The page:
Economic development cuts could make Industrial Strategy ‘impossible’

More than a third of UK local authorities have had their funding for economic development cut by more than 25% in the past five years, according to new research by the Institute of Economic Development (IED).

A survey carried out by the IED found 38% of local authorities revealed that their economic development budget had declined by over a quarter since 2012, which it claims could make the Government’s flagship Industrial Strategy ‘impossible’ to deliver locally.

The survey also found more than a third (37%) of economic development professionals believe that no new funding will be made available and a further 30% said that more cuts are still likely.

Only one in 10 of those surveyed are expecting an increase in economic development funding as a direct result of retaining business rates.

Some respondents reported that the impact of economic development is not well understood by elected members in their local authority, and many initiatives fail because of this.

A third (35%) admitted economic development could be better understood.

But despite these issues and challenges, 37.5% of respondents believe economic development will be central to their local authority meeting its economic and financial aims over the next five years.

A further 28% said that economic development would increasingly help their authority meet its economic and financial aims and one in five felt it would be increasingly marginalised as other pressures consume their local authority.

IED Executive Director Nigel Wilcock said that the research, which collated 60 responses, raised some serious questions about how councils can deliver the Government’s Industrial Strategy.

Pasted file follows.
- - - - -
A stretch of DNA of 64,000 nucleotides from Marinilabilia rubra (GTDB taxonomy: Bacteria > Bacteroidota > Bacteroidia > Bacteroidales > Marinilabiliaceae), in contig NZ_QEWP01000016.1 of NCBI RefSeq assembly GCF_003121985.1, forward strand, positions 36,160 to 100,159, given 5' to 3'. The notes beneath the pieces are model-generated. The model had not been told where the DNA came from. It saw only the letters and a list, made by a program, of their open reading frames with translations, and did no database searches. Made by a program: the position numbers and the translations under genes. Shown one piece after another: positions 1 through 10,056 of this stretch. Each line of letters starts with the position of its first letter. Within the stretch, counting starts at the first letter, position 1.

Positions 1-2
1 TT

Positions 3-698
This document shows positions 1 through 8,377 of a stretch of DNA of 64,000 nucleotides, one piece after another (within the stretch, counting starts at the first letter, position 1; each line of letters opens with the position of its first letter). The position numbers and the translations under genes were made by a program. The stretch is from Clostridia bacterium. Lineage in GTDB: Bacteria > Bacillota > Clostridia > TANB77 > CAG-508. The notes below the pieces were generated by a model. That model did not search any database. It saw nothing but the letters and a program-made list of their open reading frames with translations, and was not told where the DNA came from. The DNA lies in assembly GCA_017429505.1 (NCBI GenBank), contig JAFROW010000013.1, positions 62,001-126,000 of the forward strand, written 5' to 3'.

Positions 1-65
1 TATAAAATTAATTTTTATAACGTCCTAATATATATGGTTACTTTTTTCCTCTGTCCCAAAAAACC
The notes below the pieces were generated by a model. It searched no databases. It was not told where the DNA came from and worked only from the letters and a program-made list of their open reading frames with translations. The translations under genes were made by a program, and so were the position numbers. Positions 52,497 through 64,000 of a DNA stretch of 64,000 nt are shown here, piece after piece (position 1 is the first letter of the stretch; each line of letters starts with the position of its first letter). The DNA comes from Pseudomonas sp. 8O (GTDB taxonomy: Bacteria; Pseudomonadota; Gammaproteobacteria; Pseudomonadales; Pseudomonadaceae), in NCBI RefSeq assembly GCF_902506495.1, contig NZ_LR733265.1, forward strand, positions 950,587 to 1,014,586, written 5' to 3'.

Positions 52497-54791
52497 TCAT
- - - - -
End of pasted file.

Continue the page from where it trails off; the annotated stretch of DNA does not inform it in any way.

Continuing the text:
‘Members of the profession have seen dramatic cuts to resources, and despite generally believing the importance of economic development has increased, many remain incredibly anxious about their ability to deliver in the future,’ said Mr Wilcock.

‘What is clear is that, in England in particular, structures for delivering economic development are being eroded – ironically at the very time when central government has signalled its greatest intent to deliver,’ he added.

‘The Industrial Strategy represents a watershed moment for economic development and delivering the strategy and associated policies is a vitally important activity within the UK. Yet any amount of wishful economic development thinking from government will be undeliverable if the resources of local delivery agencies are being cut to the point where they will be unable to turn the broad-brush strategy into tangible outputs.

‘The Industrial Strategy has been set out at a national level with an objective for the themes to be cascaded locally. This research shows, however, that the profession in place to deliver the plan has been denuded of resource and without action there is a risk that local delivery of national aspirations will become impossible.’

Last month, Mr Wilcock spoke to New Start’s Thomas Barrett about creating a balanced economy and the north-south divide. To read more of that interview, click here.


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